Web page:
We’re back for another Sunday Music post featuring the music of Estonian composer Arvo Pärt.
Today’s selection is “Fratres”, which Pärt composed in 1977. “Fratres” also employs Pärt’s tintinnabuli technique, which was discussed in last week’s post. According to Wikipedia, quoting Deutsche Grammophon’s Sinfini Music website, the composition is a “mesmerising set of variations on a six-bar theme combining frantic activity and sublime stillness that encapsulates Pärt’s observation that ‘the instant and eternity are struggling within us’.” (Note that Wikipedia’s link to the article isn’t working because the Sinfini music site is closed).
“Fratres” was composed “without fixed instrumentation”, & many combinations of instruments have been performed & recorded. The most common are violin & piano & cello & piano, but it’s also common to see wind ensembles, cello ensembles & various string ensembles, often with percussion added. However a search on YouTube turns up some more unusual combinations as well, including two pianos; cello & guitar (an interesting arrangement, but to my ear a six-string guitar lacks the force & depth to really carry off its part—it would be interesting to hear an arrangement for a guitar with extended bass strings); marimba & vibraphone; & violin & accordion.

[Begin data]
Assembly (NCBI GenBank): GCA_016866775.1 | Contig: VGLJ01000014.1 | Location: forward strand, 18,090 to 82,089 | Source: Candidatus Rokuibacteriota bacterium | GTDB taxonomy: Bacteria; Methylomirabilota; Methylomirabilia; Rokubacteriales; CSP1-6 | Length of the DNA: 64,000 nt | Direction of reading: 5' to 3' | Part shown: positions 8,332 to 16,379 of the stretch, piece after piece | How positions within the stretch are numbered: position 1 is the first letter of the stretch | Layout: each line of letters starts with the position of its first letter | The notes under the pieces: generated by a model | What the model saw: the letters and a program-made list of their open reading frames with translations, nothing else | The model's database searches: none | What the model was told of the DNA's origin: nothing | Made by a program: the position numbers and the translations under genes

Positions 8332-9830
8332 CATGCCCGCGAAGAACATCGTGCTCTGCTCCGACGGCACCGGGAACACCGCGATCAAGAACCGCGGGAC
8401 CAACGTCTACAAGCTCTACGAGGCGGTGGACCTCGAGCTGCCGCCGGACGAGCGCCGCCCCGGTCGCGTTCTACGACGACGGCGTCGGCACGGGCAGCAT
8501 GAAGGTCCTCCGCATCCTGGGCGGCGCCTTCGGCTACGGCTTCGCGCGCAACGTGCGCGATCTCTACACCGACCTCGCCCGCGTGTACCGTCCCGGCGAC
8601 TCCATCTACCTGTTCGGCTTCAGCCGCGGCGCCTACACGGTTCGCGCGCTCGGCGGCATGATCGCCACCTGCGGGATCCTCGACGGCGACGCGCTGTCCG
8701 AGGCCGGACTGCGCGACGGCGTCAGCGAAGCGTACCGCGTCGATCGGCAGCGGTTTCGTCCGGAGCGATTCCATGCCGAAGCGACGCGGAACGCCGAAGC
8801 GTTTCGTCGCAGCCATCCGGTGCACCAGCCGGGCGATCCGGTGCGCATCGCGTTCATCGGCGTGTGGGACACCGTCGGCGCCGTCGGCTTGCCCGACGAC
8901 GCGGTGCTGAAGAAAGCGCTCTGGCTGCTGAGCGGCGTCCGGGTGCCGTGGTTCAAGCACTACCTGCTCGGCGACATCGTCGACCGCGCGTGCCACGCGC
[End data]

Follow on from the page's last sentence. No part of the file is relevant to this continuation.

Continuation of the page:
I’ve chosen two versions from the many; do hope you enjoy them.
Image links to its source on Wiki Commons :
"Ewigkeit – Sinnspruch an einer Wanduhr in Meersburg, Bodensee" by Evergreen68 who makes the image available under the Creative Commons Attribution-Share Alike 3.0 Unportedlicense. The clock inscription in English: "The Golden Age flies to Shadows; O Human, recall Eternity."